The Bay-Delta Estuary and its Fisheries are in Crisis! 

The San Francisco Bay-Delta Estuary and its fisheries are in crisis due to multiple impacts driven largely by the operation of the State and Federal water projects that have significantly altered the estuary’s ecosystem. Massive declines in the aquatic ecosystem‘s productivity have caused the collapse of many of its fisheries. Runs of salmon, steelhead, and sturgeon have been listed under the Endangered Species Acts as either threatened or in danger of becoming extinct. The striped bass fishery has declined from 4 million adult fish to 300,000 adult fish over the last 20 years! The estuary’s tributary rivers have been significantly impaired and many fish and aquatic wildlife populations are at dangerously low levels.

The estuary’s web of life is under siege from habitat degradation, invasive species, the impacts caused by water diversions and chemical contaminant exposure from agricultural run off that flows to delta. As important as these habitat impacts are, they are made absolutely devastating to our estuary’s fisheries by the exporting of massive amounts of water from the delta and have placed the Bay-Delta Estuary in a prolonged ecosystem collapse.

The Environmental standards that State Water Resources Control Board has established to protect the fresh water flows through the Delta to the ocean are woefully insufficient to protect delta fisheries and their food supplies. The agency allows some six million acre feet per year of the delta’s water to be exported to Central Valley Corporate Agriculture (83%) and human consumption (17%). Over half of the estuary’s waters now flow south instead of west to the Ocean.

Export restrictions set by the Water Board do not protect fisheries that rely on the delta or their food supply from being exported from the Delta. The direct effects of low outflow and high exports significantly impact the estuary by reducing the productivity of the food web necessary to sustain the public’s fisheries resource.  

The tragic decline of the our fishery resources and aquatic habitat is result of the combined effect of “multiple stressors” on the ecosystem that include:

(a) The impacts from water project operations that export some 5 to 6 million acre feet of water out of the estuary every year and in the processes destroys hundreds of million of salmon, striped bass, steelhead, black bass, and numerous forage species annually ever since the Federal and State projects came on line during the 1950s and 60s.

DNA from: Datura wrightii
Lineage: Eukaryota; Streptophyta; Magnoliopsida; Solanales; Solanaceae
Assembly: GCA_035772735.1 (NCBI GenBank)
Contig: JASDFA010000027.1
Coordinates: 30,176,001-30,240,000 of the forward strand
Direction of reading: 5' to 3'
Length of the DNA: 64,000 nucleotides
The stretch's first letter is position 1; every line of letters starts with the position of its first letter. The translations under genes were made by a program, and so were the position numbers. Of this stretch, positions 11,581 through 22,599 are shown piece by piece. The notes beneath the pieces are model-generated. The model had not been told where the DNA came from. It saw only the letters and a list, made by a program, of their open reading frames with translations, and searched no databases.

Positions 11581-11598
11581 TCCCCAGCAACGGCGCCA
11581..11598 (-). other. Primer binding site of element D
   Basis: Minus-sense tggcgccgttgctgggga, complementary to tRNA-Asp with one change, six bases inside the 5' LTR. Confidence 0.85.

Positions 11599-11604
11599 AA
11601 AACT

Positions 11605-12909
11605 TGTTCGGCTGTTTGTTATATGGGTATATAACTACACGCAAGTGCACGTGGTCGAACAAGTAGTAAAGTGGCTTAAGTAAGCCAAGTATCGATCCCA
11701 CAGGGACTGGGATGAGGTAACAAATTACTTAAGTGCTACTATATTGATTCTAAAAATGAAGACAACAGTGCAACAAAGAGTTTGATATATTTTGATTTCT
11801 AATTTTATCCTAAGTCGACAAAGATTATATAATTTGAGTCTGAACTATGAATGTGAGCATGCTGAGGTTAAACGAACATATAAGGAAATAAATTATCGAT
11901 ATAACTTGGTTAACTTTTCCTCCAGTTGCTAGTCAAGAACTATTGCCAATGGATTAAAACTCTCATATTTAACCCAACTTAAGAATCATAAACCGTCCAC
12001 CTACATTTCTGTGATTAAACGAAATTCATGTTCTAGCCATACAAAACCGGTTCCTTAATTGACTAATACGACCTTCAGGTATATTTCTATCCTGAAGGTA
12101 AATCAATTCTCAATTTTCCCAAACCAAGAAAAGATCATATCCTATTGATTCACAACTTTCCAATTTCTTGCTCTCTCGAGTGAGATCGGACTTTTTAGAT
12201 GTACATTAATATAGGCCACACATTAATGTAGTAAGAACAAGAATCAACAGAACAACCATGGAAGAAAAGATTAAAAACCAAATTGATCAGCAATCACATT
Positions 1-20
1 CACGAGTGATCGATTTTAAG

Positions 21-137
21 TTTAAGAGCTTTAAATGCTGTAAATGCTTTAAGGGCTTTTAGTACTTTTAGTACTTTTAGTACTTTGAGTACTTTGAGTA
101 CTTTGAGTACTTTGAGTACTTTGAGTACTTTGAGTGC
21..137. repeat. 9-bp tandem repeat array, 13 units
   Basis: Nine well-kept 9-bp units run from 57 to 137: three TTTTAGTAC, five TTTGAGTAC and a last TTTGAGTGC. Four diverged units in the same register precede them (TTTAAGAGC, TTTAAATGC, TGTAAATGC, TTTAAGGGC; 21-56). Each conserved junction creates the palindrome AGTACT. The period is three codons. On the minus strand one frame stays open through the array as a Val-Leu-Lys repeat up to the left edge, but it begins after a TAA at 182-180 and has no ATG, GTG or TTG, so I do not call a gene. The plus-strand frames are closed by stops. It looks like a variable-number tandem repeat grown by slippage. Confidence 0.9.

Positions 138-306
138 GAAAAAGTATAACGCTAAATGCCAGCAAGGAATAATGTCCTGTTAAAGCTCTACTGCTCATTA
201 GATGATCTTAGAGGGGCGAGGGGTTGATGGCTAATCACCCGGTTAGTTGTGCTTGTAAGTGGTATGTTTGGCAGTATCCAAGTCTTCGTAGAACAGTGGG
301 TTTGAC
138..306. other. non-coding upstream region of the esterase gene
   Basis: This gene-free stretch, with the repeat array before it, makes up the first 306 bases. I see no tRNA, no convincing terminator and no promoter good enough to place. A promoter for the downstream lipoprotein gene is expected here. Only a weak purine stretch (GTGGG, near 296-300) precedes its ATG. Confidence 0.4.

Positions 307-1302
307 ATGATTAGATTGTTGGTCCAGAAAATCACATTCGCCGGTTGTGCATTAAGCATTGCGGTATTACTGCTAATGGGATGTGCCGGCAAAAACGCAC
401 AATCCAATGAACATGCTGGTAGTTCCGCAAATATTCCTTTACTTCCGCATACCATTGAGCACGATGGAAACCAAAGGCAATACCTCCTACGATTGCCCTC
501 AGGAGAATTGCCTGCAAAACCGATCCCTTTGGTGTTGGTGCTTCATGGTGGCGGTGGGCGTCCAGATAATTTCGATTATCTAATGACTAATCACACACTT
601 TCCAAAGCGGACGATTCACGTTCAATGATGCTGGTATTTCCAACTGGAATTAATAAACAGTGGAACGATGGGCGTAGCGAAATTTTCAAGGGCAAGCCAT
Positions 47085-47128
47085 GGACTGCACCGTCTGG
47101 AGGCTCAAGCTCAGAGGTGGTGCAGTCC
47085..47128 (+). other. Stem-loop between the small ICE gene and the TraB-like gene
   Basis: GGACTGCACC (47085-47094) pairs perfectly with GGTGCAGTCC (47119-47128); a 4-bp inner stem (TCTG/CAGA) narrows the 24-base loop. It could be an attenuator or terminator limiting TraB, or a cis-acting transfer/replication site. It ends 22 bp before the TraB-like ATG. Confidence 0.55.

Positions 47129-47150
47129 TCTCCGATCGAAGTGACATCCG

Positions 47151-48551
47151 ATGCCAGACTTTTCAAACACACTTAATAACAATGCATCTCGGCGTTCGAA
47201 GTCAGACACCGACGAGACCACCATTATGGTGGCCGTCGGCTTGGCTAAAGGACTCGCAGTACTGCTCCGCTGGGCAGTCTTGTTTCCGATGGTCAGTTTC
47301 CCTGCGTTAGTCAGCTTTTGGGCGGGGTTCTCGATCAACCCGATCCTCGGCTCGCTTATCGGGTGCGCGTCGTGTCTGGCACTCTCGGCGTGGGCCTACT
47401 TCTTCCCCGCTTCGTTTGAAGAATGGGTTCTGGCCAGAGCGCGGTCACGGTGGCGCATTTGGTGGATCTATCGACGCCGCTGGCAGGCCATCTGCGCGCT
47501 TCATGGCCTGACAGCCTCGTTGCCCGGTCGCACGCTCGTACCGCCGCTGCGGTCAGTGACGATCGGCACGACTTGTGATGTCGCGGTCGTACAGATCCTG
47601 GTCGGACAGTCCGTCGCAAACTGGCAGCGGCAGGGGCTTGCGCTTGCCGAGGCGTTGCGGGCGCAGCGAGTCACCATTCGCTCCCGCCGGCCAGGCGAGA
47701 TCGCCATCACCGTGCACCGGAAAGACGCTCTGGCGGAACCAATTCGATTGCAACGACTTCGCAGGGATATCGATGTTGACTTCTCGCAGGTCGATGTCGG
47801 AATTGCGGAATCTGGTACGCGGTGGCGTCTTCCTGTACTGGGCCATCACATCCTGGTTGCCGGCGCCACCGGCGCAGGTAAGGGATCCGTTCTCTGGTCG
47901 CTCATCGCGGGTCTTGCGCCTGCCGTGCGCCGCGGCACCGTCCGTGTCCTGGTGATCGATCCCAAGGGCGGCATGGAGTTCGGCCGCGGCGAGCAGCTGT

(b) The lack of appropriately timed river flows in proper amounts and temperatures to sustain the estuary’s ecosystem and fisheries;

(c) The impacts of toxic pollution and their effects to the delta’s aquatic ecosystem;

(d) The unintentionally introduced invasive clams & zooplankton species from the ballast water of cargo ships plying the estuary;

We no longer have a dynamic estuary ecosystem with appropriate river flows, tidal influences, wetland salt marshes and the natural habitat required for salmon, delta smelt, sturgeon, steelhead, black bass and striped bass populations to survive, recover and thrive. This is why most of these fish populations have declined to extremely low levels and caused the delta smelt to be listed under the Endangered Species Act in an effort prevent their extinction.

The predominant cause of this decline is the massive development and export of water from the delta and its tributaries. The only way to recover and restore the ecosystem productivity of the delta is to rectify the hydrologic and water quality impacts that have resulted from water development and export from the Central Valley Rivers and the delta.

The federal Central Valley Project Improvement Act was passed by Congress in 1992. Among its primary purposes was the mandate to double the populations of anadromous fisheries (salmon, steelhead, striped bass, American shad & sturgeon) of the Central Valley. Twenty-four years later none of these fisheries are anywhere near having their populations doubled. State legislation has also promised but failed to increase anadromous fish populations. Both State and Federal water contracting processes have promised to deliver more water than was surplus to the needs of the estuary’s ‘area of origin beneficial uses’ as required by law. The over subscribing our water supplies for export is the fundamental culprit of the collapse of the estuary’s ecological productivity and the decline of its fisheries.

The Delta requires restoration now! Exports must be reduced by several million acre feet annually, or more, if the estuary is to begin to make ecological recovery and become sustainable. This can be done by increasing regional water self-sufficiency based on the adoption of best water conservation practices and the principle that the people of our state must live within the limits of our natural resources. Failure to significantly improve the estuary’s hydrologic regime will further destroy the estuary’s fisheries that are owned collectively by the public. The current decline has already cost our local and statewide economy hundreds of millions of dollars annually, devastating parts of the delta’s economy and that of our State’s sport and commercial fishing industries.